South Carolina has landed Brian Bowen, the five-star basketball recruit linked to the FBI’s investigation into college basketball and the scandal that brought down Louisville coach Rick Pitino.
USC coach Frank Martin announced on Wednesday that Bowen, a 6-7, 195-pound forward from La Porte, Ind., has enrolled at USC and has joined the Gamecocks.
Bowen signed with Louisville after being heavily recruited by former N.C. State coach Mark Gottfried. Louisville was a late addition to Bowen’s college list. Bowen did not play a game at Louisville.
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Bowen, who signed with Louisville in summer 2017, spent the fall semester enrolled at the school but did not play. Bowen was not mentioned directly in the FBI’s report into an alleged bribery scheme but was later identified as the “unnamed player” that Adidas funneled $100,000 to as the request of a Louisville coach. The FBI alleges that Brian Bowen Sr., Brian Bowen’s father, accepted the money.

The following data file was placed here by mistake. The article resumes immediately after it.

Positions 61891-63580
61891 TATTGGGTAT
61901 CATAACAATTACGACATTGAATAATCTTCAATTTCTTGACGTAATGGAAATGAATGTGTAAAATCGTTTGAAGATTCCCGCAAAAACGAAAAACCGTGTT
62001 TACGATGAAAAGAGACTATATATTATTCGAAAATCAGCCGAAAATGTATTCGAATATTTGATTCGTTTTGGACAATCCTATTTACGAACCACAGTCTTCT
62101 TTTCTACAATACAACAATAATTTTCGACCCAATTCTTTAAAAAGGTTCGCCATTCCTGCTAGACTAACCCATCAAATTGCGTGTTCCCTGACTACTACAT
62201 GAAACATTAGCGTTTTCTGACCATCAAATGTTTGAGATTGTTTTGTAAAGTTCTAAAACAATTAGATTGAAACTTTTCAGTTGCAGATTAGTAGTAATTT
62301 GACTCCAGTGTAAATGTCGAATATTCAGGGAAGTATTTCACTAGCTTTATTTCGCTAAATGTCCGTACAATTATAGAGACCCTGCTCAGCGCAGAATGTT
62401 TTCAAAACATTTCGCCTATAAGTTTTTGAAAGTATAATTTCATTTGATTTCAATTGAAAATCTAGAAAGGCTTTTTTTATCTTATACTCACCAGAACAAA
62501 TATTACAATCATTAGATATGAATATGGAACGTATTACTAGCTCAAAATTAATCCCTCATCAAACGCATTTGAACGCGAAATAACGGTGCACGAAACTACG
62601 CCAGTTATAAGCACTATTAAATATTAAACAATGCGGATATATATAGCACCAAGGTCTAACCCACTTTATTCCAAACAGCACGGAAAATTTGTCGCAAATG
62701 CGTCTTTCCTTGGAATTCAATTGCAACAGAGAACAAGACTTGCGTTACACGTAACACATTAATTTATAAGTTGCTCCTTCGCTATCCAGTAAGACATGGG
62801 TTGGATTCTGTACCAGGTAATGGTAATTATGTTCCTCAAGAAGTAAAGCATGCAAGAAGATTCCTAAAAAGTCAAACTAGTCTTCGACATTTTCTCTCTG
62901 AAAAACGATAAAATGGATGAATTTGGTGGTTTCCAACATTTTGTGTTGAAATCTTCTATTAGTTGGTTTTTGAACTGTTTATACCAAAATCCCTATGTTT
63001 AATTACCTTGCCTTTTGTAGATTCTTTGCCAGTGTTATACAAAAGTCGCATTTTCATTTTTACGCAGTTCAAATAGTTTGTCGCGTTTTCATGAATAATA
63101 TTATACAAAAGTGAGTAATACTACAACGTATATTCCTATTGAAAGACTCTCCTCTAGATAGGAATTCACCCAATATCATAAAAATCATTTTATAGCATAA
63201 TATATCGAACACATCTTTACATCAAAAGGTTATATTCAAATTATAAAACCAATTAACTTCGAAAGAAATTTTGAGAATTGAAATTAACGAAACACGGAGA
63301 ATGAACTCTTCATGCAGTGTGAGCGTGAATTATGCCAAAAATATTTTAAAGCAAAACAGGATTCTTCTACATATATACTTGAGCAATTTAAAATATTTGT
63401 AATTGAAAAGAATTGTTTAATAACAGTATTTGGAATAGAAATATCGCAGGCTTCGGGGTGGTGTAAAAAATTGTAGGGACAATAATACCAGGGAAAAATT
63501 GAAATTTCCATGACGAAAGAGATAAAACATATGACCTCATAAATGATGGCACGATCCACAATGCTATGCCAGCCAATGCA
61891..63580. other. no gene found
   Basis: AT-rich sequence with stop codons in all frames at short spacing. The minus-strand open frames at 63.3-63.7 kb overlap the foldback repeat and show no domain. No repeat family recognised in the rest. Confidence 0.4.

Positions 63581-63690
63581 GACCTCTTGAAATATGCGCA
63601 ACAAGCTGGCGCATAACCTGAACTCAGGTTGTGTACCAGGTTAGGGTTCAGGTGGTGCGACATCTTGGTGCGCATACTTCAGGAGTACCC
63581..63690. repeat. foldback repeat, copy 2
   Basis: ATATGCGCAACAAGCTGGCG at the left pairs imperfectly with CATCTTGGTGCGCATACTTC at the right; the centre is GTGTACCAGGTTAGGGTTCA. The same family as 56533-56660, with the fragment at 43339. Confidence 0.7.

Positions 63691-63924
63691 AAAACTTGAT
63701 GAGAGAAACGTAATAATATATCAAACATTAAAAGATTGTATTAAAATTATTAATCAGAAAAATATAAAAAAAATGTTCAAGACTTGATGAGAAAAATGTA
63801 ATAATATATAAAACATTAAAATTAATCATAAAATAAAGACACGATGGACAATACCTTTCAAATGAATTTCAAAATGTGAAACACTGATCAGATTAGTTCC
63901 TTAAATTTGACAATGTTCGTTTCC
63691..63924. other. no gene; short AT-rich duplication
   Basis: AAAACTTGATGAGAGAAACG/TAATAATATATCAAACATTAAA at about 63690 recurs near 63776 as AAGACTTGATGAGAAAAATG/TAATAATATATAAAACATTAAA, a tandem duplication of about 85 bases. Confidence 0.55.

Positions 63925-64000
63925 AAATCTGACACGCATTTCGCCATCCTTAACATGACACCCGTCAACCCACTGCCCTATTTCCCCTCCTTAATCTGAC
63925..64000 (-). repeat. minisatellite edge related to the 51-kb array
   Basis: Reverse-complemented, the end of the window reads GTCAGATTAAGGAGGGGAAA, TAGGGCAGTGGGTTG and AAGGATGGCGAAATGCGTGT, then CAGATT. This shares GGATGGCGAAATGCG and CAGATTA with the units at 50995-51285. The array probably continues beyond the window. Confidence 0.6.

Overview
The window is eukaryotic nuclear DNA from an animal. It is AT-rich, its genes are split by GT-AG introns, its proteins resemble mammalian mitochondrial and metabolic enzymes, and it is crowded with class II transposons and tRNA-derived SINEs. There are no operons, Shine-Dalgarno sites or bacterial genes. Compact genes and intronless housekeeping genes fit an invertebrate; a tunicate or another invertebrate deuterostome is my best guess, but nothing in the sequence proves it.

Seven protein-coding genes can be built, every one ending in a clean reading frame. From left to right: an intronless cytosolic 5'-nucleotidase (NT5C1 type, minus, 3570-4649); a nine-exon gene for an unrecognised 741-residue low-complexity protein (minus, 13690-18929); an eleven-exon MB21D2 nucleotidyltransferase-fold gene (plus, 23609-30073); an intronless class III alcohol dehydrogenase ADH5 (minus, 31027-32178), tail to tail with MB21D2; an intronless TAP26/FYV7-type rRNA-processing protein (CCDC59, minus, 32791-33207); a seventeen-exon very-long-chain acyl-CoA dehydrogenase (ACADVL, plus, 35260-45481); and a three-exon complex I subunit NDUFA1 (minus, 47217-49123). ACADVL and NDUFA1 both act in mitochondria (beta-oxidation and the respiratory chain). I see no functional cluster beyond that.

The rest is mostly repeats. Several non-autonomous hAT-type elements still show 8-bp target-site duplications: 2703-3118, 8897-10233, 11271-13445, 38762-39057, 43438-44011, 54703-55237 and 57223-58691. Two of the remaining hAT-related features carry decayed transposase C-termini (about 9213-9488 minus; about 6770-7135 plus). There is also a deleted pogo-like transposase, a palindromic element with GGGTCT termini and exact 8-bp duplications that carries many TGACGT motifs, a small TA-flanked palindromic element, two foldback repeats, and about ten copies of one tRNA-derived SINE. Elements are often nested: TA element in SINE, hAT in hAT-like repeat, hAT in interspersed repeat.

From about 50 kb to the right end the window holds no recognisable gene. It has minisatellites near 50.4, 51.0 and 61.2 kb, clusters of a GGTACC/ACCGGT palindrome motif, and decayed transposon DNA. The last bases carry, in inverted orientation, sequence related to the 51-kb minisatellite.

Bowen told ESPN’s Jeff Goodman in December that he was “shocked” by the allegations.
“I didn’t believe it at all. ... They have to be lying,” he said. “There’s no way I’m involved in it.”
“I don’t know anything about it,” he added.
Based on NCAA transfer rules, Bowen will have to sit for two semesters at South Carolina before being eligible to play.
“Brian is an exceptional young man and a basketball player with a very high IQ for the game,” Martin said. “He brings a high-level skill set to the court and will make an immediate impact on our team with him joining us on the practice courts this week. He is a strong, athletic small forward, who can really shoot the ball and rebound.
“Brian deserves a fresh start, and I would like to thank our university administration, President Pastides, our Board of Trustees and Ray Tanner for their hard work and guidance in helping Brian become a member of our Gamecock family.”
USC athletics director Ray Tanner said: “What better coach is there to help Brian grow as a student-athlete and more importantly as a young man than Frank Martin and his staff? Over the coming months, we will work diligently with the NCAA through our compliance office to ensure that Brian is eligible for competition.”